Following a period of ruinous droughts caused by changes in the Humboldt Current beginning before 600 CE, major sociopolitical changes occurred throughout Peru and northern Bolivia. New centers arose in the highlands that were better adapted to deal with significant environmental changes than were the Moche and Nazca coastal societies. The newly dominant states, Tiwanaku (Tiahuanco) in northern Bolivia and Wari (Huari) in Peru's southern highlands, re-oriented the Andean political and ideological terrain. Novel interpretations of pan-Andean social and religious ideals were now expressed by new aesthetics and iconographic configurations that reinvigorated the artistic landscape. Tiwanaku and especially Wari art styles share a preference for iconic obfuscation achieved by geometric abstraction, yet the artists followed established templates to ensure comprehension of the underlying narrative. The primary Wari/Tiwanaku iconographic program features the frontal depiction of what has been interpreted as a principal deity (the so-called Frontal Staff Figure) holding a staff in each hand and flanked by winged attendants. The most famous rendering of this being is carved on the front of the massive Gate of the Sun at Tiwanaku, Bolivia. On this ceramic bottle, the artist chose to eliminate the body and render only the supernatural being's head although she/he included the typical condor-headed "tears" and rays emanating from the head. The rays likely refer to the spiritual power of the being, implied here by condor heads and tail feathers but elsewhere, such as on Tiwanaku's Gate of the Sun, by puma heads. The ritualistic nature of this vessel's imagery is reinforced by its modeled form, which makes reference to a stylized Spondylus shell. This valuable commodity, found primarily in deep waters off the Ecuadorian and Peruvian coasts, indicated high status and pertained to spiritual themes of sacrifice and spirit transformation throughout the ancient Andes.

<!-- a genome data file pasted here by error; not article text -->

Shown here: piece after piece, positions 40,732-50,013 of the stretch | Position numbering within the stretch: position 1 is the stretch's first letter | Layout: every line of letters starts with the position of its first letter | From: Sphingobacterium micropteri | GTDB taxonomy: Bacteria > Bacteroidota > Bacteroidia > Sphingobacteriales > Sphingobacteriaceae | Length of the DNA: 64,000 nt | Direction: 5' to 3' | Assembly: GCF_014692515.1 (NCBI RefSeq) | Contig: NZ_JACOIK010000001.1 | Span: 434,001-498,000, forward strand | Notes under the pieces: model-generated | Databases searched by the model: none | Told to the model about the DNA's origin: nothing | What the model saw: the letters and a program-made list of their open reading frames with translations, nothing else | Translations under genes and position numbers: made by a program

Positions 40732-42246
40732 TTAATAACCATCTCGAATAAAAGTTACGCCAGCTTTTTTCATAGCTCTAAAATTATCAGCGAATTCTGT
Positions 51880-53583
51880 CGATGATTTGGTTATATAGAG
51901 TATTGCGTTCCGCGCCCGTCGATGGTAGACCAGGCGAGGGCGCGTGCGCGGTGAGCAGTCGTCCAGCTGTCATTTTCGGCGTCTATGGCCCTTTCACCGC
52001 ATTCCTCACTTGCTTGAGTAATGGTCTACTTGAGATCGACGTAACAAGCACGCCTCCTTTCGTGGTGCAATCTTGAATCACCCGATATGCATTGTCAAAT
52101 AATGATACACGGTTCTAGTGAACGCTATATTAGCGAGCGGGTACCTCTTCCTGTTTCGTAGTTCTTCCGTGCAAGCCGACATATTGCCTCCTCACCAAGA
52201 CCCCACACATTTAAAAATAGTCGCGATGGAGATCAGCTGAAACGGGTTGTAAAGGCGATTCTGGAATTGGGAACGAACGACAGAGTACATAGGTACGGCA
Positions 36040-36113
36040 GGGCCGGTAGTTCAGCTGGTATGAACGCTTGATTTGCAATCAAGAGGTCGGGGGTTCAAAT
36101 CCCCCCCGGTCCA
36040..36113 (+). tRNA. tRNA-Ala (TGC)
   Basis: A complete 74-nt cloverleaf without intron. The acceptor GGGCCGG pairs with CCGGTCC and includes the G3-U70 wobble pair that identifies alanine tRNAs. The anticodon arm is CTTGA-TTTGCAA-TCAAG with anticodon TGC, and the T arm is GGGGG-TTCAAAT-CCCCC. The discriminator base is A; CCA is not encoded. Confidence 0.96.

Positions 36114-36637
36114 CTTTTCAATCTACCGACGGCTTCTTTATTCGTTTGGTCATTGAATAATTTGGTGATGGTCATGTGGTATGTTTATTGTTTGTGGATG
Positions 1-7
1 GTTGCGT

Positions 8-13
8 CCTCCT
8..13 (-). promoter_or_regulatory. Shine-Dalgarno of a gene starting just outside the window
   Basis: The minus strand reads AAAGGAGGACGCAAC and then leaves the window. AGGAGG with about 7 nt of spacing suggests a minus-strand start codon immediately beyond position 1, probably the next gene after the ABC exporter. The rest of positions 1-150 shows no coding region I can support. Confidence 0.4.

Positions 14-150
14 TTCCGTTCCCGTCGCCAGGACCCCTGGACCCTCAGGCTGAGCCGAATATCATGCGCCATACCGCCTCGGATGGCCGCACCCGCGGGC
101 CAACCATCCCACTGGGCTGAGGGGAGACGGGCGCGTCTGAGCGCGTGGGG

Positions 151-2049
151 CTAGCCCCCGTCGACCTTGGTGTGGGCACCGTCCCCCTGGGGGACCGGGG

Owned by Leonard Kalina; purchased by John G. Bourne, Santa Fe, New Mexico, between 1990 and 1999; given to Walters Art Museum, 2013.